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An Iranian woman in her mid-thirties (Mania Akbari) takes a series of car journeys
through Tehran, accompanied by various passengers, including her sister and her argumentative ten-year-old son (Amin Akbari) who resents her divorce and second marriage. Curious about the experiences and lives of others, she also holds conversations with a number of hitchhikers she picks up, including a prostitute, an old lady travelling to a mosque, and several other women in unhappy relationships with men.

Review by Jake Wilson:
Despite his long career and daunting international reputation, this digital video experiment is the first film by the Iranian master Abbas Kiarostami to get a release in Australian cinemas, and audiences who are new to his work may find it rather baffling. While the publicity would have you believe that it's a progressive-minded treatise on the condition of Iranian women, the heroine, a middle-class divorcee who travels and takes photographs, is no simple victim. As far as any clear theme can be gleaned from the typically meandering improvised dialogue, the questions she's trying to answer for herself are similar to those put by Simone de Beauvoir in her preface to The Second Sex: "How can a human being in a woman's situation attain fulfilment? Which roads are open to her? Which are blocked?"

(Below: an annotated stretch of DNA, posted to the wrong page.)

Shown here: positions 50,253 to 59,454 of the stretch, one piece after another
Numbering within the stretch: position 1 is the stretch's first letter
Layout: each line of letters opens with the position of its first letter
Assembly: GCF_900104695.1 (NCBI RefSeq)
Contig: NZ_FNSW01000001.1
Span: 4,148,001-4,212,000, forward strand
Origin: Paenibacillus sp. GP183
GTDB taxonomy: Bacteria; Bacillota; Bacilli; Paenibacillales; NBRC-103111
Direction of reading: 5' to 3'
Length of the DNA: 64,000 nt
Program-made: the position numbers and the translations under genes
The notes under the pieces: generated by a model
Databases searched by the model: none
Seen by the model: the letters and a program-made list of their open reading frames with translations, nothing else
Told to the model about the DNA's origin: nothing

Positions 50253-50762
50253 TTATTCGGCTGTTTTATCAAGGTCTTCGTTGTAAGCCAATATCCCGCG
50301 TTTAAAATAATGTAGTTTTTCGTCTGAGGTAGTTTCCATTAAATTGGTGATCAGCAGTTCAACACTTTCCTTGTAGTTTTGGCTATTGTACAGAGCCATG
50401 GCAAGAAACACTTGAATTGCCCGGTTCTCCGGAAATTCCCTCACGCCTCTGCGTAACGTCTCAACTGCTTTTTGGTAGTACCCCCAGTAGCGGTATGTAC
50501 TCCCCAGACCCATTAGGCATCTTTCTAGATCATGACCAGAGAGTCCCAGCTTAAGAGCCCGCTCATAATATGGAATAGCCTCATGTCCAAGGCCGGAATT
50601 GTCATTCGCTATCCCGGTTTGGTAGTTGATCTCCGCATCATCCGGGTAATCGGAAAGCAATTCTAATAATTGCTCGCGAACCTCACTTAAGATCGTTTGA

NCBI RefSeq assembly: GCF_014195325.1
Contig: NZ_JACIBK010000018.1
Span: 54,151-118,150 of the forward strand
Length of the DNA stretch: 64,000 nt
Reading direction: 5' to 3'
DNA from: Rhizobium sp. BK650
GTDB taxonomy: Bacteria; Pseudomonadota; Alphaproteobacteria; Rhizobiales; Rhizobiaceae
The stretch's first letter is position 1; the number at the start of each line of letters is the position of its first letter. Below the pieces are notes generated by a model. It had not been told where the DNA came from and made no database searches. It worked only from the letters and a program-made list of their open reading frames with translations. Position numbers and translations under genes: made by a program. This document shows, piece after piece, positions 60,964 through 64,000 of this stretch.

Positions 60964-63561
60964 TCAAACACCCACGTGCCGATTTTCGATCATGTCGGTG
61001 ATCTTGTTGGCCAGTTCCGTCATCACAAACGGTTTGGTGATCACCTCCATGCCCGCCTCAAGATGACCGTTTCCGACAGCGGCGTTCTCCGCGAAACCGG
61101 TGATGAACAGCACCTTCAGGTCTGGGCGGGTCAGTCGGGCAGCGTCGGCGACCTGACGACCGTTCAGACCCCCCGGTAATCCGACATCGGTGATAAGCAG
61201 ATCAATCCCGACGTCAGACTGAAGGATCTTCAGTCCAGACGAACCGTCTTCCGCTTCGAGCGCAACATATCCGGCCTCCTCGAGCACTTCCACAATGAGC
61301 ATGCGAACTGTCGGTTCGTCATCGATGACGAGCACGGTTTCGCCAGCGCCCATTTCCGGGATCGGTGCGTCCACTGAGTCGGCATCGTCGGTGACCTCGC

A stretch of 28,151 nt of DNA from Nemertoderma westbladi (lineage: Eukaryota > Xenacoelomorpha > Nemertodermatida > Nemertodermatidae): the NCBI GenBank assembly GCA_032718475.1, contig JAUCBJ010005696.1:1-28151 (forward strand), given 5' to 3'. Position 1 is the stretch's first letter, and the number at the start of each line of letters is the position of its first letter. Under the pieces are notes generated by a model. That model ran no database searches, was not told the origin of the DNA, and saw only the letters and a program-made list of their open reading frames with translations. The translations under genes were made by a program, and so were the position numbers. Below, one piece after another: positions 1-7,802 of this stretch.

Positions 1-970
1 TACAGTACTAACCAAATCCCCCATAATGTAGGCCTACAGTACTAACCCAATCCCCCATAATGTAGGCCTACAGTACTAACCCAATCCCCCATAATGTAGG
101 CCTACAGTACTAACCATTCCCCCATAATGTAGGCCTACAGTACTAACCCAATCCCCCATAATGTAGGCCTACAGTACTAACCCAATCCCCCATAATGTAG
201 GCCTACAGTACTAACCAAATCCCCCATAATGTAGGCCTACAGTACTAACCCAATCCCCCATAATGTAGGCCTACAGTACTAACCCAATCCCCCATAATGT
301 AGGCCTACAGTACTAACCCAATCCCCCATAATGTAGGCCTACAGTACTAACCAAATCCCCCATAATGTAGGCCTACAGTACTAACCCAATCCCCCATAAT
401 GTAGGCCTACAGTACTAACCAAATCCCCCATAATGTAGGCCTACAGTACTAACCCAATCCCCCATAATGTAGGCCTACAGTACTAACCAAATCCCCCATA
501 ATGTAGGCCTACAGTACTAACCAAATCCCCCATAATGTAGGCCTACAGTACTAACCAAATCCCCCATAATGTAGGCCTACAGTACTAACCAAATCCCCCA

Figuring out which roads are open and which are blocked is also important for this character on a more mundane level, since Kiarostami's movies don't begin with "ideas" so much as with immediate, childlike perceptions of time and space. For instance, he likes to follow the trajectories of objects that roll along the ground, whether these are apples, tin cans, or cars. Where his 2000 masterpiece The Wind Will Carry Us was as visually extravagant as an MGM musical transforming a real-life hilltop village into an elaborate movie set filled with unexpected obstacles and winding paths - here the entire film consists of close-up views of the driver and her various passengers, narrowing the spatial focus to a single fixed yet mobile point.

Yet the city we glimpse through the car window is never simply a backdrop: among other things, the film is a detailed documentary study of the physical and mental challenge of driving (turning corners, changing gears, dealing with other vehicles cutting in). An obvious symbolism emerges as we watch the heroine steer a course through this disorderly maze, making decisions about which direction she wants to go and when it's safe to proceed. But Kiarostami's methods are never precisely those of allegory: rather, he invites us to ponder the wealth of meanings automatically present in the chaos of unfiltered experience, as if the best metaphor for life were life itself.

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CAST: Mania Akbari, Amin Maher, Kamran Adl, Roya Arabashi

PRODUCER: Marin Karmitz, Abbas Kiarostami

DIRECTOR: Abbas Kiarostami

SCRIPT: Abbas Kiarostami


EDITOR: Vahid Ghazi, Abbas Kiarostami, Bahman Kiarostami

MUSIC: Howard Blake


RUNNING TIME: 91 minutes


AUSTRALIAN RELEASE: October 30, 2003 (Melbourne only)

Urban Cinefile 1997 - 2020